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InVerbis

Lingue Letterature Culture

anno V, n. 1, 2015

Linguistic Analysis and Ancient Indo-European Languages

Lingue Letterature Culture anno V, n. 1, 2015 Linguistic Analysis and Ancient Indo-European Languages Carocci editore

Carocci editore

Lingue Letterature Culture anno V, n. 1, 2015 Linguistic Analysis and Ancient Indo-European Languages Carocci editore

InVerbis Lingue Letterature Culture Semestrale del Dipartimento di Scienze Umanistiche – Università degli Studi di Palermo

Comitato scientifico: Ignacio Arellano, Laura Auteri, Annamaria Bartolotta, Nicolas Bonnet, Enrica Cancelliere, Attilio Carapezza, Stephen Greenblatt, Thomas Krefeld, Franco Marenco, Aurelio Principato, Michela Sacco, Giovanni Saverio Santangelo, Biancamaria Scarcia Amoretti

Direzione scientifica: il Direttore pro tempore del Dipartimento Laura Auteri

Comitato di redazione: Luisa Amenta, Francesco Carapezza, Matteo Di Gesù, Francesco Paolo Alexandre Madonia, Assunta Polizzi, Laura Restuccia, Chiara Sciarrino

Direzione e redazione Dipartimento di Scienze Umanistiche Viale delle Scienze, Edificio 12, 90128 Palermo e-mail: inverbis@unipa.it; dipli@unipa.it

Direttore responsabile: Guido Valdini

Autorizzazione del Tribunale di Palermo n. 5 dell’11 febbraio 2011

Editore Carocci S.p.a., corso Vittorio Emanuele II, 229, 00186 Roma Tel. 0642818417, Fax 0642013493, e-mail: riviste@carocci.it

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Realizzazione editoriale: Studio Editoriale Cafagna, Barletta

Finito di stampare nel luglio 2015 presso la Litografia Varo, Pisa

Stampato con fondi del Dipartimento di Scienze Umanistiche dell’Università degli Studi

di Palermo.

ISSN 2279-8978 ISBN 978-88-430-7595-9

Indice

Linguistic Analysis and Ancient Indo-European Languages

Introduction by Annamaria Bartolotta

7

Etymology and conceptual metaphor:

The case of ‘in vain’ in Greek and Latin by Maria Lucia Aliffi

13

Spatial representations of future in Homeric Greek by Annamaria Bartolotta

25

Periphrastic constructions, phasal verbs, and Aktionsart in Hittite by Paola Cotticelli Kurras

43

The pre-history and latter history of the infinitive in Greek and some relevant issues in grammatical analysis by Brian D. Joseph

63

Quelques notes sur les formes dites «itératives» indo-européennes:

Le type patáyati et les présents redoublés en védique par Leonid Kulikov

83

3

On the law of appellatives in Greek and Vedic:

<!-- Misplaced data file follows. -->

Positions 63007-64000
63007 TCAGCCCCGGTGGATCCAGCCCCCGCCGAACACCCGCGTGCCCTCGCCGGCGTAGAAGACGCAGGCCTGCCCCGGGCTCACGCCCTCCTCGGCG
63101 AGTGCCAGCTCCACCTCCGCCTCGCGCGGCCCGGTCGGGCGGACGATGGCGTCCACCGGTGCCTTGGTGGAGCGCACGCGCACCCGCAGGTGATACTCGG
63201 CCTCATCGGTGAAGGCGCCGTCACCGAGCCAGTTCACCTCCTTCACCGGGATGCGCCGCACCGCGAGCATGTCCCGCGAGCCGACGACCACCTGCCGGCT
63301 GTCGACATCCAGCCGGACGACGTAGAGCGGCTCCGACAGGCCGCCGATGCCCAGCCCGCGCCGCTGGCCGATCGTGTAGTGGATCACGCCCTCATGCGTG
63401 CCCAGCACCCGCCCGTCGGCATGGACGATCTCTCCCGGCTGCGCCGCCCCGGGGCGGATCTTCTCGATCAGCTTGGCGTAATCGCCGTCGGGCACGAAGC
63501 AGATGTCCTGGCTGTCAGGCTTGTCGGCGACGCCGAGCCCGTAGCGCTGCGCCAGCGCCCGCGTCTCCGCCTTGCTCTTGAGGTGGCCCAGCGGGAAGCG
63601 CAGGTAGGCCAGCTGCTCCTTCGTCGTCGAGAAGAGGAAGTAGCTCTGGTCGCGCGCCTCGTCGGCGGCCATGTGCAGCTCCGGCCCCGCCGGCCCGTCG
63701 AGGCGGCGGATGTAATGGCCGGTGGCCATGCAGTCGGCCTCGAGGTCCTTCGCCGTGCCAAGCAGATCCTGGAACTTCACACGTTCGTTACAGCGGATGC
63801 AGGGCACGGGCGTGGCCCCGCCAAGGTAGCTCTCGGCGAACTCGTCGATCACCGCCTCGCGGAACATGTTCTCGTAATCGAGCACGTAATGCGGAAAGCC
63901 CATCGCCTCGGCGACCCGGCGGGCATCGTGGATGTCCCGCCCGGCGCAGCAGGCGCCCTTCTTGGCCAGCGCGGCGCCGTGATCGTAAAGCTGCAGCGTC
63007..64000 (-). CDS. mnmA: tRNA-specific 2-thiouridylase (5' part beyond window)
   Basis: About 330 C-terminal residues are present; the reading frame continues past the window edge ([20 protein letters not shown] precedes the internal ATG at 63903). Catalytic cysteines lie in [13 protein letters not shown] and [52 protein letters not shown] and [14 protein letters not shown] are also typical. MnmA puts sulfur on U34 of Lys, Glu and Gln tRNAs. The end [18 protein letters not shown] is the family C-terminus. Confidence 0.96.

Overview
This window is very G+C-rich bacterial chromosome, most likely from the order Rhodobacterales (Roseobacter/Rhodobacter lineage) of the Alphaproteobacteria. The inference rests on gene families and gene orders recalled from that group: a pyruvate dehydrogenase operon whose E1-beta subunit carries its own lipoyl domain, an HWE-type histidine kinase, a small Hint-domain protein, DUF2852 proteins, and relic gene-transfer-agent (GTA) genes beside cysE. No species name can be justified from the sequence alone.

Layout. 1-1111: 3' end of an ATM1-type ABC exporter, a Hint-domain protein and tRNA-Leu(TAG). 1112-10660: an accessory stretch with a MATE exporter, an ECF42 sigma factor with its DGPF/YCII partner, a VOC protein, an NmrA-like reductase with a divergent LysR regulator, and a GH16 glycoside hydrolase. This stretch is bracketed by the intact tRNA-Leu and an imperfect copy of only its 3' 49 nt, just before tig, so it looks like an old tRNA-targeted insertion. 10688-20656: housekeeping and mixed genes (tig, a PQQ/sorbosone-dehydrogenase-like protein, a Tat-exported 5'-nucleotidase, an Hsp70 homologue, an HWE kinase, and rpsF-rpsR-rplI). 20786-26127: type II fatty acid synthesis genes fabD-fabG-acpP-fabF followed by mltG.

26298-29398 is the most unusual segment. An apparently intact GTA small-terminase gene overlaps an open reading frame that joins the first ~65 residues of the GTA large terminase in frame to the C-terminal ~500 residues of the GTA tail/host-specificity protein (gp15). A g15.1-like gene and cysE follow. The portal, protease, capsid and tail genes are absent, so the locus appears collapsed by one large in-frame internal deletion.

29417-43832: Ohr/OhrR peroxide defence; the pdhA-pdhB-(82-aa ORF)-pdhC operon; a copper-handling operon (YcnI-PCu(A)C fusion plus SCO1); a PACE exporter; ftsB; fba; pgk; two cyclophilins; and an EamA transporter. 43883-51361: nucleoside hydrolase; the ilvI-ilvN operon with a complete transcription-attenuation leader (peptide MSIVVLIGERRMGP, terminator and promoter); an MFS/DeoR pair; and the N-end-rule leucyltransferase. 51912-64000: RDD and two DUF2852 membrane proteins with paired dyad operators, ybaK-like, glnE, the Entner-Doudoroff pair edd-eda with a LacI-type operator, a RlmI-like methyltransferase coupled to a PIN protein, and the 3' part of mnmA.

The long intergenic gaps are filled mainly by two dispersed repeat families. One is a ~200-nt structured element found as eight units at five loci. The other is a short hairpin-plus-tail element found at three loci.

Markedness and transcategorization by Romano Lazzeroni

101

Some reflections on the Gothic optative by Lucio Melazzo

115

Edward Lhuyd’s “archaeologism” and “philologism”

in

the observation of the nature

of

the Celtic languages

129

by Diego Poli

Participle constructions in Ancient Greek:

Cosubordination, modification, and symmetry by Anna Pompei

143

Sociolinguistic variation and diachronic evidence:

A

case of Laconian rhotacization in the Lysistrata

159

by Domenica Romagno

Recensioni

171

Abstracts

191

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Linguistic Analysis and Ancient Indo-European Languages

Introduction

by Annamaria Bartolotta

Using modern linguistic theory to describe ‘dead’ languages is one of the theoretical and methodological challenges in contemporary linguistic research. In fact, theories of the twentieth century mostly aimed to account for speakers’ linguistic competence, thus basing their analysis on live speakers and their intuitions. However, drawing on evidence from languages such as Vedic, Greek, Latin, Hittite, Gothic, Celtic and Proto-Indo-European itself, the relevance of the ancient Indo-European languages to contemporary linguistic theory has been constantly shown, since the rise of the linguistic sciences in the early nineteenth century. The observation of ancient Indo-European languages and their descendants can indeed prove useful as source of data for testing scientific hypotheses. In particular, as language universals should by definition be true of all human languages, linguists can examine not only languages spoken today, but also attested extinct languages as well (Song, 2001, p. 16). The processes we observe in living languages can help us to gain knowledge about processes in the extinct languages and, vice versa, the analysis of data taken from extinct languages provide further insight that may either confirm or disprove hypotheses and patterns of development proposed for living languages. As is well-know, according to the so-called ‘Uniformitarian Principle’, language universals discovered in contemporary languages should also apply to ancient and reconstructed languages, based on the fact that languages of the past are not essentially different from those of the present (see Croft, 2003). This volume is devoted to the study of ancient Indo-European languages from the perspective of modern linguistics, within diverse theoretical or analytical frameworks, and aims to deepen our understanding of the basic mechanisms underlying the language

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